In 1821 he again returned to the colonies, this time in command of the ship Blagonamierennie (Good Intent), and in company with Vasilief on the Otkrietie (Discovery). Sailing from Cronstadt on July 3, 1819, and rounding Cape Horn, he arrived at Unalaska on June 4, 1820. With him went Dr. Stein and astronomer Tarkanof. Afterwards he cruised through the Aleutian islands, to Amchitka, Semisopochnoi, Gareloi, and Bogoslof. He also entered the Arctic, went as far as Icy cape, visited St. Lawrence bay, and completed in 1821 the survey of the shore line of St. Lawrence island, partially surveyed by the Kotzebue expedition in 1817. (See Grewingk, p. 413; Krusenstern Mémoires hydrographiques, Vol. II, p. 36; Journal of the Russian Hydrographic Office, 1849, Vol. VII, pp. 106-116).


Snow and Helm, 1886

    Lieut. Commander Albert S. Snow, U. S. N., relieved Lieut. Commander Richardson Clover of the command of the Coast and Geodetic Survey steamer Patterson in February, 1886, and made surveys in southeastern Alaska during the summer of 1886, beginning the season early in May in the vicinity of Wrangell, and ending it on September 15 at Port Simpson. Snow was succeeded in the command of the Patterson by Lieut. Commander Charles M. Thomas on April 30, 1887. Associated with Snow was Lieut. James M. Helm, U. S. N., in command of the McArthur. Snow and Helm surveved and charted part of Clarence strait, Sumner strait, Wrangell strait, St. John harbor, Dewey anchorage, Ratz harbor, Coffman cove, Wrangell harbor, Steamer bay, Red bay, Shakan strait, Port Protection, and Port McArthur. Charts of these places, issued by the Coast Survev, have been used in the preparation of this dictionary.


Spurr and Goodrich, 1896

    Mr. Josiah Edward Spurr, geologist of the United States Geological Survey, assisted by Messrs. Harold B. Goodrich and F. C. Schrader, in the summer of 1896 made a geologic reconnaissance from the head of Lynn canal over Chilkoot pass to the Yukon and thence down that river to St. Michael. For report on this work see Eighteenth Annual Report of the Geological Survey for 1896-97, Part III, pp. 87-392.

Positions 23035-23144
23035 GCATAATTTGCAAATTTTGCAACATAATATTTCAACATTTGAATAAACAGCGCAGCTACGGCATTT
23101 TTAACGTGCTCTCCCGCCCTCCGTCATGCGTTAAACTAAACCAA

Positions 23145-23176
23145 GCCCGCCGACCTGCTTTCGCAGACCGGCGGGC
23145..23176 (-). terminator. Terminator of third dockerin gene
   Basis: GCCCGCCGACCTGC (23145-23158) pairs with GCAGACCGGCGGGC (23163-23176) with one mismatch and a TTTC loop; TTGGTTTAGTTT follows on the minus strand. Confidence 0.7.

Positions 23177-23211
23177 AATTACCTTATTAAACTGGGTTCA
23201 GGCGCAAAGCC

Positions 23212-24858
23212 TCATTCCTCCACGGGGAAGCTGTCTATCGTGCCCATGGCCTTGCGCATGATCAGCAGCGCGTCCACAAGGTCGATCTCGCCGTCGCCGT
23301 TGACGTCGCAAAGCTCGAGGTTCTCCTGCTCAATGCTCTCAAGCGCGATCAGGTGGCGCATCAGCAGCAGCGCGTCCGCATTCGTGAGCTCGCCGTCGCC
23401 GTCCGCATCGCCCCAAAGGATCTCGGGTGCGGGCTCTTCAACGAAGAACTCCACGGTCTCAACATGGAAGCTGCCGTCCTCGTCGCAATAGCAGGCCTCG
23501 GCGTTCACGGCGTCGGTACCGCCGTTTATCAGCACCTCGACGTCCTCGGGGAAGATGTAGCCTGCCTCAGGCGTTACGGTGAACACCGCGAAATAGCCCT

Spurr and Post, 1898

    Mr. Josiah Edward Spurr, geologist, accompanied by Mr. William Schuyler Post, topographer, both of the United States Geological Survey, in the summer of 1898 made a reconnaissance in southwestern Alaska. They began at the head of Cook inlet, went northwest across the Tordrillo range, descended the Kuskokwim, crossed from its mouth to Nushagak, and thence crossed Alaska peninsula to Katmai. The party landed at Tyonek on April 26 and arrived at Katmai on October 17, 1898, whence they sailed (October 31) on the Alaska Commercial Company's steamer Dora for San Francisco. For an account of this expedition see Twentieth Annual Report of the Geological Survey, Part VII, pp. 31-264.


Staniukovich, 1827-28

    Capt. Mikhail Nikolaievich Staniukovich, commanding the sloop Moller, accompanied Lutke on his voyage round the world. He made a survey of the north shore of Alaska peninsula in the summer of 1828. The geographic results of this voyage were incorporated by Lutke in the Partie nautique of his voyage round the world. For an account in Russian of Staniukovich's voyage see Journal of the Russian Hydrographic Department, 1850, Vol. VIII, pp. 63-75.


Stockton, 1889

    Lieut. Commander Charles Herbert Stockton, U. S. N., commanding the U. S. S. Thetis, cruised in Alaskan waters in the summer of 1889. This cruise covered the whole coast from Dixon entrance to Unalaska and thence through Bering sea to the Arctic and eastward to Mackenzie river. Stockton published an account of this voyage in 1890 in the National Geographic Magazine, Vol. II, pp. 171-198. His geographic results are shown on United States Hydrographic Office chart 1189, edition of 1890.


Symonds, 1879-1881. See Beardslee and Glass




Home Page About ExploreNorth Contact Us Advertise Here Add Your Site Search This Site